Life is Measured in Progress

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Well, I’d done it. I’d caught up to my friend, Drew.

This is really fucking silly, but it’d taken me five years to get here. In December 2011, he bought me my first PS3 as a Christmas gift. I decided at the time I’d surpass him someday in PlayStation achievements, and proceeded to waste thousands of hours and dollars trying to meet this arbitrary goal. A few nights ago, I knew I was close. One more gold trophy and I’d match him, so I broke out “Spec Ops: The Line” and went hunting for the Intel Operative trophy: find all 23 collectibles scattered across the entire map. It was easy. As I tracked down the last one, I heard the little bleep-bloop that signified my victory. I hurried over to the trophy menu and saw what I’d been working for all this time. I’d matched Drew! A rush of endorphins later, I realized something terrible. UH, WHAT THE FUCK DO I DO NOW?

That was a month ago. Some of you may have seen my Facebook rants about feeling lost after realizing my entire life was a series of progress bars. I’ve still barely touched my PlayStations since matching Drew, and I’d also filled up my professional progress bars since I’m also all caught up on editing wedding photos. Without progress, I no longer had something in the background I could plug away at every time I felt bored. Even reading is a literal progress bar to me now, since my Kindle tells me exactly how far I am in my current book, and I’d exhausted my reading list too! Tony Robbins has often said “progress equals happiness”, but what happens when you run out of progress? You get shit like this.

Luckily, what I’ve been reading has helped. Productivity guru Jason Bell recently penned “Agile Timelord”, a guide to personal development that’s just the right level of nerdy to appeal to tech-savvy millennials. About 29% in – (see what I mean?) – Jason shows us a Life Wheel, a more dynamic way of looking at life progress instead of as a bar. Where a progress bar shows us linear progress in only one goal, his life wheel offers a more complete look at a variety of goals, ranging from Self-Image to Family to Wealth, and so on. Suddenly, I realized I -ALWAYS- had something to work on. I’m sure some of you knew this already, but for those of you who didn’t, LOOK AT THIS FUCKING WHEEL. The same way you can ALWAYS make an extra buck, you can ALWAYS move towards self-improvement! Do a few pushups. Take a nap. Call your mom. It all helps!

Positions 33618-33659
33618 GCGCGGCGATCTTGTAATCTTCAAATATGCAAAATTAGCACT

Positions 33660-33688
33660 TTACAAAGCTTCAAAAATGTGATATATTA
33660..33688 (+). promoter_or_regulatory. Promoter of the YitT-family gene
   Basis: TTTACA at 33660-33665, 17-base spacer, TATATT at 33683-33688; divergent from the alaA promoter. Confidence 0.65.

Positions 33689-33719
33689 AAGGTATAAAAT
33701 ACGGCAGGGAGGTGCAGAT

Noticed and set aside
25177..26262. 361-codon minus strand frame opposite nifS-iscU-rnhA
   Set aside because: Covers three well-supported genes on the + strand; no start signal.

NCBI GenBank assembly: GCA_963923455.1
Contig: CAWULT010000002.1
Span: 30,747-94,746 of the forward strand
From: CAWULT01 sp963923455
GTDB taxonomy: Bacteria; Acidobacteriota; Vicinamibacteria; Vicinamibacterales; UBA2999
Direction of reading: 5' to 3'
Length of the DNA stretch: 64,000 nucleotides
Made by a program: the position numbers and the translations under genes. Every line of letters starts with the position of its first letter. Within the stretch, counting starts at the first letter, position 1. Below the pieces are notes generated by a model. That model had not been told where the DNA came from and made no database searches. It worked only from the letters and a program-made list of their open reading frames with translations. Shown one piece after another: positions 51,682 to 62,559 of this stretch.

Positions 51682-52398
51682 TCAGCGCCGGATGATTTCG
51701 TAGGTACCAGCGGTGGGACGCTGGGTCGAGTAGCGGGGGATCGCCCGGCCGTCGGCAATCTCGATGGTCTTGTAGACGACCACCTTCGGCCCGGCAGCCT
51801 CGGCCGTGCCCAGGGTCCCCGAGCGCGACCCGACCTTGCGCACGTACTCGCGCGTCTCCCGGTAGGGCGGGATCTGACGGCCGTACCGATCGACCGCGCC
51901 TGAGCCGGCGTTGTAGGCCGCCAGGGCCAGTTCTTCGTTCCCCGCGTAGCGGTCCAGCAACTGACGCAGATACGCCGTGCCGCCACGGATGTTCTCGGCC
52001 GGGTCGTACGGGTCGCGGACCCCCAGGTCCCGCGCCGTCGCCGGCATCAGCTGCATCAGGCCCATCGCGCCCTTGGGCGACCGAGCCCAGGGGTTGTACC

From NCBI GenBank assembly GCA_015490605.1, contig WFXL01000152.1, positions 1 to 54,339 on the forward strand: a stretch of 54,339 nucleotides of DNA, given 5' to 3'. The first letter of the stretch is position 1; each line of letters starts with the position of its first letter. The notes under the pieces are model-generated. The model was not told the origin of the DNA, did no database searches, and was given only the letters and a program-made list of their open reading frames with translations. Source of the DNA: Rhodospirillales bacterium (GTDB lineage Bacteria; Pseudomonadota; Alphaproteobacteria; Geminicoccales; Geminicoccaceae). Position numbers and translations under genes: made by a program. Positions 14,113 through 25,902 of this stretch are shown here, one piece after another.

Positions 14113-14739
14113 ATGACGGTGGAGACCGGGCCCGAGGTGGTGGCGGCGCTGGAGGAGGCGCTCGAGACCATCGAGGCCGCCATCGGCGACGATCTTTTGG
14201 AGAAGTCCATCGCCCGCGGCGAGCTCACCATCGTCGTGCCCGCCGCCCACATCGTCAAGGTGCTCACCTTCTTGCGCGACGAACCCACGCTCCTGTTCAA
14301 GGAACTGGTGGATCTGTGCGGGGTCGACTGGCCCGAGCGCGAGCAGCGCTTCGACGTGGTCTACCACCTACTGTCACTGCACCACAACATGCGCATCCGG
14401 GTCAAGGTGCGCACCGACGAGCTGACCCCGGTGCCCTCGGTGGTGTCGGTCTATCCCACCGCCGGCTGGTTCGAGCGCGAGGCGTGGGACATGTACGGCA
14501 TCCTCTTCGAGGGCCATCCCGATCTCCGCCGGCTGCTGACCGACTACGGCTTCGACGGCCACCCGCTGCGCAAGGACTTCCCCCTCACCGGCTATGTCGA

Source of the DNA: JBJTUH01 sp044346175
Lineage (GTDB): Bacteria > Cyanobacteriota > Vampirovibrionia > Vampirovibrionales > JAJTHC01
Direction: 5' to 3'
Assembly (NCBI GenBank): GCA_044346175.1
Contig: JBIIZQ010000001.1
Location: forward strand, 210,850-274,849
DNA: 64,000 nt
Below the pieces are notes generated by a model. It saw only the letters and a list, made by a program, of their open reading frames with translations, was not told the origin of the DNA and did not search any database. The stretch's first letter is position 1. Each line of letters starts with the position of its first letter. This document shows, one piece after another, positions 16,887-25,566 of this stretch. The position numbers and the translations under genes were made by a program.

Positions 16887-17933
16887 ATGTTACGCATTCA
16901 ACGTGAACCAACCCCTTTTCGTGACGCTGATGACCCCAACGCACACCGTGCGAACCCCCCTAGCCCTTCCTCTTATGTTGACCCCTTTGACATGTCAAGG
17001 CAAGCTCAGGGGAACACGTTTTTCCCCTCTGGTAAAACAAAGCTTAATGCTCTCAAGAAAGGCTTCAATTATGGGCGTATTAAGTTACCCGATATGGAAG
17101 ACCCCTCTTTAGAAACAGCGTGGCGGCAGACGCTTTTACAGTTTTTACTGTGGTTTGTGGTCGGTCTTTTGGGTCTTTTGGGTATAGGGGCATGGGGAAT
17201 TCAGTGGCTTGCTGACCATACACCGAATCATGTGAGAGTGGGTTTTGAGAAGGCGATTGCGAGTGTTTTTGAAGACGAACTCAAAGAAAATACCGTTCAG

Linear progress is great for temporary goals. Dynamic progress is best for life goals. You know what the best part is? You don’t need to measure dynamic progress! As long as you’re making progress, you’re winning! I was bored a few nights ago, so I broke out the wheel. Hm, I’d been neglecting my love life for a bit, so I went out and put together a romantic night for me and my lady. Cheesecake, wine and flowers later, I realized I felt great! I was making progress!

Dynamic progress is not always easily measured, and that’s okay. It’s also okay to focus on specific areas as long as you’re flexible enough to not neglect any other part for too long. Remember, it’s a goddamn wheel. If it gets too oblong or misshapen, you end up like a CEO who dies alone. Remember the wheel.

In the meantime, buy Jason’s book! It’s a quick read, and if it changed my life, it can change yours. Let us know what you thought in the comments.

Editor’s note: Ben did not receive any payment for recommending these products.

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